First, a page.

MPs told about practical difficulties of full data disclosureBMJ 2013; 346 doi: http://dx.doi.org/10.1136/bmj.f3200 (Published 16 May 2013) Cite this as: BMJ 2013;346:f3200
MPs examining the topic of clinical trials and data disclosure heard that there may be operational practicalities in the compulsory publication of clinical study reports and raw patient data.
Kent Woods, chief executive of the Medicines and Healthcare Products Regulatory Agency, told the science and technology select committee that he agreed that all trials should be registered and a summary report published. But he added that publishing more detailed information, such as clinical study reports or raw patient data, was more difficult.
Woods said: “They would need to be carefully scrutinised in detail and may need to be redacted in some places, which could be a very labour intensive process.” He added: “We need to give serious consideration [to] how it can be done so it can be useful and operationally feasible and protect patient confidentiality.” He said that there was a danger it could swamp the end user with a level of detail that was not useful and make the process of carrying out research much more burdensome.
Peter Knight, deputy director and head of research information and intelligence at the Department of Health, agreed that protecting patient data was important. “Anonymisation is an issue because there is a risk that different datasets could be meshed together,” he said.
In January, the AllTrials campaign was launched, calling for all clinical trials to be registered and at least basic results published (www.alltrials.net).1 Earlier in 2013, the European Commission proposed changes to its clinical trials directive including measures to ensure comprehensive registration of trials.2
In March, Glenis Willmot, leader of Labour MEPs and spokesperson on health, proposed that these changes did not go far enough, and called for full clinical study reports to be put on the database.3
Janet Wisely, chief executive of the Health Research Authority, said: “There is no excuse for not registering all clinical trials and the publication of basic results.” She told the committee that from September 2013, registration of a clinical trial would be a condition of ethics approval by the Health Research Authority.4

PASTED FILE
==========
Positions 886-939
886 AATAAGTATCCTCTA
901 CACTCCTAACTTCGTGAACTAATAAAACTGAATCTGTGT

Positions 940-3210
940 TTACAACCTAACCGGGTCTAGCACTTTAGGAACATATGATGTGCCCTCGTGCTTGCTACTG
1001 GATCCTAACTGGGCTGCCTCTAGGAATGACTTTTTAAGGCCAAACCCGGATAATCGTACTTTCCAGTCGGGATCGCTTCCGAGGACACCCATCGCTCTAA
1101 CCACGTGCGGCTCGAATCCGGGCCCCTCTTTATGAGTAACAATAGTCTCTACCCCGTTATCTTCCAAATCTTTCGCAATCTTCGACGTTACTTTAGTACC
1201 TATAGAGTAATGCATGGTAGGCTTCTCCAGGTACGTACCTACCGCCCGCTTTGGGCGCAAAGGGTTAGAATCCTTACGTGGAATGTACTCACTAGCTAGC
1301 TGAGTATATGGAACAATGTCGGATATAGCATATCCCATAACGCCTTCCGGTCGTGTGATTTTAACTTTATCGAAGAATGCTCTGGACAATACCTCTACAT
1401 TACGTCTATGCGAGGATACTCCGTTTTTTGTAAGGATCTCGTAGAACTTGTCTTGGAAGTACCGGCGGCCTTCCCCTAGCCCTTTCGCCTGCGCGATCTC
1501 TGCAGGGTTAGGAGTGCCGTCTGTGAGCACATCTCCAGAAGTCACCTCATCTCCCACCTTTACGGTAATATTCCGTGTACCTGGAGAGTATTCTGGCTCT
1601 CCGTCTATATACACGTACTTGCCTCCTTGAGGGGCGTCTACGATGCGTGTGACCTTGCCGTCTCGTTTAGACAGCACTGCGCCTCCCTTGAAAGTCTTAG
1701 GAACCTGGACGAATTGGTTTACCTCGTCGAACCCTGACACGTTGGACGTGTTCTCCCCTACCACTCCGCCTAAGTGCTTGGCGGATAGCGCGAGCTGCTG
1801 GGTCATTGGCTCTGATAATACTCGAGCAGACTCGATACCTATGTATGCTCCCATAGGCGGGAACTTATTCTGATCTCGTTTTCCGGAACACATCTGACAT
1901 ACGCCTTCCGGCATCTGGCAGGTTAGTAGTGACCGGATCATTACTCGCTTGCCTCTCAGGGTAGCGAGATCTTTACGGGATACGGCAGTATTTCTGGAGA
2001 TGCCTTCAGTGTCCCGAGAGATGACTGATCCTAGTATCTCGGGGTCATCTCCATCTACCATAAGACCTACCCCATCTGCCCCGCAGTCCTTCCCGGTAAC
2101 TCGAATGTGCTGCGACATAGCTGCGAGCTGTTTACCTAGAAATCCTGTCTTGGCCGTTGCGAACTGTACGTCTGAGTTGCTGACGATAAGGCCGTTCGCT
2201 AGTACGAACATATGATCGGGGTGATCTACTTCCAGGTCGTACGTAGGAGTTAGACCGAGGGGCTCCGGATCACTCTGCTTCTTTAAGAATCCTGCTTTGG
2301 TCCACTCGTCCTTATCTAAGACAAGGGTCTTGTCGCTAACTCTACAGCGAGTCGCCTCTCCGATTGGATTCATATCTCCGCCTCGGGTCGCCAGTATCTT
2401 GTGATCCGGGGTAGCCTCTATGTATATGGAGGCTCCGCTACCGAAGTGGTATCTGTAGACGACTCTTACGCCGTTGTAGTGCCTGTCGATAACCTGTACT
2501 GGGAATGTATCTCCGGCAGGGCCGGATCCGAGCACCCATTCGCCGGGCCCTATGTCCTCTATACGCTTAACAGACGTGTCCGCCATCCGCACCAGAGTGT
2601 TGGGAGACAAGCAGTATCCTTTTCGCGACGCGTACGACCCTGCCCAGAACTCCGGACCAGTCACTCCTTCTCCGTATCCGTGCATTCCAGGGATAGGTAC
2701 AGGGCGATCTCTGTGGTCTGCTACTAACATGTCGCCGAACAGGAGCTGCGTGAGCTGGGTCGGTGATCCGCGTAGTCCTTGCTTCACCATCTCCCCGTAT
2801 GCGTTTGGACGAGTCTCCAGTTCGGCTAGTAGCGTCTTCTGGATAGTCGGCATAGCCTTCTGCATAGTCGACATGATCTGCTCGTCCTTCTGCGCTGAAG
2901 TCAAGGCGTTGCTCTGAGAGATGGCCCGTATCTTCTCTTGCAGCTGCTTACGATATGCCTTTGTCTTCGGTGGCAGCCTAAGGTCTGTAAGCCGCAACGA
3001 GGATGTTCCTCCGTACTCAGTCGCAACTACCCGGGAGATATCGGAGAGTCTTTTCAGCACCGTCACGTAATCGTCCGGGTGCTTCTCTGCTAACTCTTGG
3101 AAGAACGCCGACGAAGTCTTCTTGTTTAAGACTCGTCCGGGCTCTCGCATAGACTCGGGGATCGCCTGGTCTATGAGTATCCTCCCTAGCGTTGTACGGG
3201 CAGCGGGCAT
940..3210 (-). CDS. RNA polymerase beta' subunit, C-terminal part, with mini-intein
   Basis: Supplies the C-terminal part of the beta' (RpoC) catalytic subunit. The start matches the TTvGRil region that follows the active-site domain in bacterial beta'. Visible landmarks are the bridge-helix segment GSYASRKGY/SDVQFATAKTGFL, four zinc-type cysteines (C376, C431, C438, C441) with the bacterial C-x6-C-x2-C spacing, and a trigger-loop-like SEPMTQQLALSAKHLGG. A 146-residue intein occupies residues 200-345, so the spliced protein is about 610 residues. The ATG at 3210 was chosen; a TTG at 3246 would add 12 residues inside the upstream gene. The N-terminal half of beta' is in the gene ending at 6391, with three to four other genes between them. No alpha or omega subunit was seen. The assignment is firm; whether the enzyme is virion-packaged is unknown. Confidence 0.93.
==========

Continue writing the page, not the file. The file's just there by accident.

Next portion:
Tracey Brown, managing director of Sense About Science and cofounder of the AllTrials campaign, told MPs: “We need to get past this issue that secrecy is OK.” She added: “Patients who have taken part in trials are shocked when they find out that all the information is not shared.”
Brown told the committee that research data could be divided into four levels. Level 1 was basic registration of the trial, while level 2 was a basic summary including primary outcomes and protocols. Level 3 was full clinical study reports, or their equivalent, which may contain a lot of individual patient data including adverse reactions. Level 4 was the raw patient data. She said that the aim of the AllTrials campaign was to publish at levels 1 and 2. “It is shocking that this has not been published already,” she said. But for levels 3 and 4, Brown agreed that there were still problems that needed to be resolved.
Brown said that 300 organisations had already signed up to the AllTrials campaign in the few months since it was launched. She said that GlaxoSmithKline has signed up and was committed to releasing level 3 data.
She told the committee that AllTrials were calling for the publication of trial data to be retrospective from 1990. This was because the majority of medicines prescribed in the United Kingdom have received their marketing authorisation since 1990. She warned against making publication of trial data prospective: “We have to be careful about continually kicking the football up the pitch,” she said.
Simon Denegri, chair of INVOLVE, an advisory group that supports greater public involvement in research, told the committee that one of the commonest complaints from patients who had taken part in a trial was that they were never told the results of a trial and often not even thanked for taking part.
Cite this as: BMJ 2013;346:f3200